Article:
The tiny Caribbean nation of Antigua and Barbuda has just granted Rastafari the legal right to grow and smoke ganja.
Under the country's new laws, any member of the Rastafari faith can legally plant, grow, possess, and use unlimited amounts of cannabis. Atheists and members of other faiths aren't excluded from these new freedoms, either. Adults who are not Rastafari will be allowed to grow up to four plants each and can possess up to 15 grams without risk of punishment.
“We believe that we have to provide a space for everyone at the table, irrespective of their religion,” Prime Minister Gaston Browne told The Associated Press. “Just as we’ve recognized other faiths, it’s absolutely important for us to also ensure that the Rastafari faith is also acknowledged … to acknowledge their constitutional right to worship and to utilize cannabis as a sacrament.”
As a further token of goodwill, government officials have leased a former sugar cane plantation in Antigua to the Ras Freeman Foundation for the Unification of Rastafari, one of the island's largest Rastafari groups. The plantation, which has long served as a grim reminder of the country's history of British colonialism and slavery, is now being transformed into sustainable farmland and worship grounds.
“This might be a small win, but it’s something we can definitely celebrate and feel proud of — that lands that were once used to enslave our people, we’re using it to liberate our community,” said Ras Freeman member Ras Richie to the AP.
Ras Freeman and other local Rastafari groups have been fighting for the legal right to use cannabis for years now. Since the 1930s, the Rastafari religion has regarded ganja as a sacramental, holy herb that is an essential component of their faith. But during the heyday of the War on Drugs, Antigua, Barbuda, and every other Caribbean nation criminalized cannabis and started throwing people in jail for exercising their religious freedoms.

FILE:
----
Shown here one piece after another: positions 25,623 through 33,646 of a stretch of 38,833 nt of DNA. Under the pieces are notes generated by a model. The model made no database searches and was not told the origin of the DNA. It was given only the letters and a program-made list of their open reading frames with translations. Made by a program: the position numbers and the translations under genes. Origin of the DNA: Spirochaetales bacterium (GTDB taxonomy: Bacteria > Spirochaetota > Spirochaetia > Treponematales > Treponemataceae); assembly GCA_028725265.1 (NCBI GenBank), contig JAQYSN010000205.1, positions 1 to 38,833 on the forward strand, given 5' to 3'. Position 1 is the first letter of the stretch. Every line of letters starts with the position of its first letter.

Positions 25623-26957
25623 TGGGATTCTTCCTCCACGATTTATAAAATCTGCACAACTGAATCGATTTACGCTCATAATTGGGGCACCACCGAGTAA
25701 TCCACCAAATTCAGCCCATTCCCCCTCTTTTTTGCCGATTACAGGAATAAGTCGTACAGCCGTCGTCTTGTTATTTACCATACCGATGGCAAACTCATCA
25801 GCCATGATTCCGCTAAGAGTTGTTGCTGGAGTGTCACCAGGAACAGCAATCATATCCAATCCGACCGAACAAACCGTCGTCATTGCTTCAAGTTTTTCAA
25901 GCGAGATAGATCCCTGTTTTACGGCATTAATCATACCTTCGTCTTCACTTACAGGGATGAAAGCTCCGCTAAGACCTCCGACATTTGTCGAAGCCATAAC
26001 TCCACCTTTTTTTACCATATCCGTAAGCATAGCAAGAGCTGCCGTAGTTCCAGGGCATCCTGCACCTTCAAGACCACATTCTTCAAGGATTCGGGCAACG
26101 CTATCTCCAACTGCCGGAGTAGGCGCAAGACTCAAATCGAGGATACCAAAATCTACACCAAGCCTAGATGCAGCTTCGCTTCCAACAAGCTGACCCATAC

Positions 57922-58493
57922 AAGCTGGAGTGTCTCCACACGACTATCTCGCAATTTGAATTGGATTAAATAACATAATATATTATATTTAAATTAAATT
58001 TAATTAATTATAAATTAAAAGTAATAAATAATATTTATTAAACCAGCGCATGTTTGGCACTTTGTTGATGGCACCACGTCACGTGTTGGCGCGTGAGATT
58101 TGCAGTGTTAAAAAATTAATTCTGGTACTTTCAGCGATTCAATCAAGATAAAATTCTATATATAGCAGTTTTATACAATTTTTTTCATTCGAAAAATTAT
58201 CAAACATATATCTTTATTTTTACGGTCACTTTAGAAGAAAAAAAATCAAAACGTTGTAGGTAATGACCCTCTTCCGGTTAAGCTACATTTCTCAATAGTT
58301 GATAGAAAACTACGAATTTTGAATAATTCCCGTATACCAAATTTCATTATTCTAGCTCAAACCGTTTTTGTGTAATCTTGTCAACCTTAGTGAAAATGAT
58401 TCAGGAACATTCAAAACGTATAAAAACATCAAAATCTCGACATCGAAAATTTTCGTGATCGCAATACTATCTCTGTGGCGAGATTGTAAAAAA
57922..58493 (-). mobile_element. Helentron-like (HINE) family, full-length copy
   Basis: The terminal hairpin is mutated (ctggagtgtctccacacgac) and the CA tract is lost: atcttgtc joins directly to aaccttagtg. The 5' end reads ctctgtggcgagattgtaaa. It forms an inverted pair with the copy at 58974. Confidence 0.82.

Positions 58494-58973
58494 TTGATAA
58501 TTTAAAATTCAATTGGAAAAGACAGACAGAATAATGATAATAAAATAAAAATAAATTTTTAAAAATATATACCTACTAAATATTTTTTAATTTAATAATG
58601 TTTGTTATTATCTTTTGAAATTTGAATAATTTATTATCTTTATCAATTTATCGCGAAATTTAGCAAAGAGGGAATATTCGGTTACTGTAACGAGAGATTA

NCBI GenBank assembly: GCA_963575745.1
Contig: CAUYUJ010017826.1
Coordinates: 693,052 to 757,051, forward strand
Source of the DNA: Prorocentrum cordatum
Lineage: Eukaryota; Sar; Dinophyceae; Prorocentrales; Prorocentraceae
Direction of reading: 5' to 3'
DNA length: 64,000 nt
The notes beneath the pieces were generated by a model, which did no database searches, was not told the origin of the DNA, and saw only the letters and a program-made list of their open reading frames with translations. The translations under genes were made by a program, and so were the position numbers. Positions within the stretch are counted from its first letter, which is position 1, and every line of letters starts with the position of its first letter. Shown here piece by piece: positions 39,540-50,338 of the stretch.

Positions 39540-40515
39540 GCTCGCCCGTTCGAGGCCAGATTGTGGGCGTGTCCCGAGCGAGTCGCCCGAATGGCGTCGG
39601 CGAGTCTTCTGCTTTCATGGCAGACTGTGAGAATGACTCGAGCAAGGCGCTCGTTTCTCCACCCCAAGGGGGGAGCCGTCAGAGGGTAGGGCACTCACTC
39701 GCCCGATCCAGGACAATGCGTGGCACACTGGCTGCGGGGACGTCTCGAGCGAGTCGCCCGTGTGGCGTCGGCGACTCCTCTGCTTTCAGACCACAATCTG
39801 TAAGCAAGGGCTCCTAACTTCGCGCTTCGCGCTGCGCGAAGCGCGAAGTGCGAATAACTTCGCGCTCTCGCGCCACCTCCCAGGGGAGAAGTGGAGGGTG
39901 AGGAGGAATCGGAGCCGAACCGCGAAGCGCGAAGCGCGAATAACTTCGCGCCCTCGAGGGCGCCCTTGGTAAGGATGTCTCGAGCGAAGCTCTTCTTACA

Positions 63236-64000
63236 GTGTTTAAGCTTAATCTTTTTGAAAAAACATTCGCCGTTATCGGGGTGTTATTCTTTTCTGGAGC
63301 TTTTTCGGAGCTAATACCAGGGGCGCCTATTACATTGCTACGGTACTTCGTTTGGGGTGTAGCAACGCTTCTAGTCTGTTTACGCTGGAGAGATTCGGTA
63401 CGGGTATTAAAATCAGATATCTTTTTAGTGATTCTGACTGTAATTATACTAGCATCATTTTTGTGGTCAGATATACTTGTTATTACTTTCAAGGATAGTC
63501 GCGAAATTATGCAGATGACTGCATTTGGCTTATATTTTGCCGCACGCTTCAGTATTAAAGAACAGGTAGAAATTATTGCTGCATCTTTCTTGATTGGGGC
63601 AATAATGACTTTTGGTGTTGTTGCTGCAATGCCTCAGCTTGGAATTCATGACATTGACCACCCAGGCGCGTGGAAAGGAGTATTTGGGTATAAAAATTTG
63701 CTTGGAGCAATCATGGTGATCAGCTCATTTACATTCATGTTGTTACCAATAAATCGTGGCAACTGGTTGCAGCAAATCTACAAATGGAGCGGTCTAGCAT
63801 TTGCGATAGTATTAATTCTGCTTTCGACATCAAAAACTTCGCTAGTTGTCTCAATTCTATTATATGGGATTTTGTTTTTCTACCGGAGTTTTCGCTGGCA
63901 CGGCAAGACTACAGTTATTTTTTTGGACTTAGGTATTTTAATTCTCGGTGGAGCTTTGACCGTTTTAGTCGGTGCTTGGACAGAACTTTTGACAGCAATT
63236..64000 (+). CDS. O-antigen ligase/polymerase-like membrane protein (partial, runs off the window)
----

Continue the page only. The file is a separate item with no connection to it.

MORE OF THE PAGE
“We see [ganja] as medicine, a food source,” explained Ras Freeman chairman Ras Kiyode Erasto to The Associated Press. “We see it as a sacrament. … It aids us into meditation and (to) tap into consciousness... To deprive us of our food, of our medicine, we saw that as being unjust. … We had to stand up and fight over the years.”
That fight has finally paid off, and Caribbean nations are finally starting to embrace cannabis again. Jamaica finally decriminalized cannabis possession in 2015, and eventually kicked off a thriving medical marijuana industry in 2018. The island of St. Kitts and Nevis granted its citizens the religious right to use ganja in 2019, and the US Virgin Islands completely legalized adult-use cannabis earlier this year.
Charles Price, a professor at Philadelphia’s Temple University who studies Rastafari identity, told The Associated Press that Antigua and Barbuda's new cannabis law will become “test cases for the rest of the Caribbean. They’ll suggest the viability of this … so other nations can now look to these two nations and say, ‘Ah, they’ve done it.’”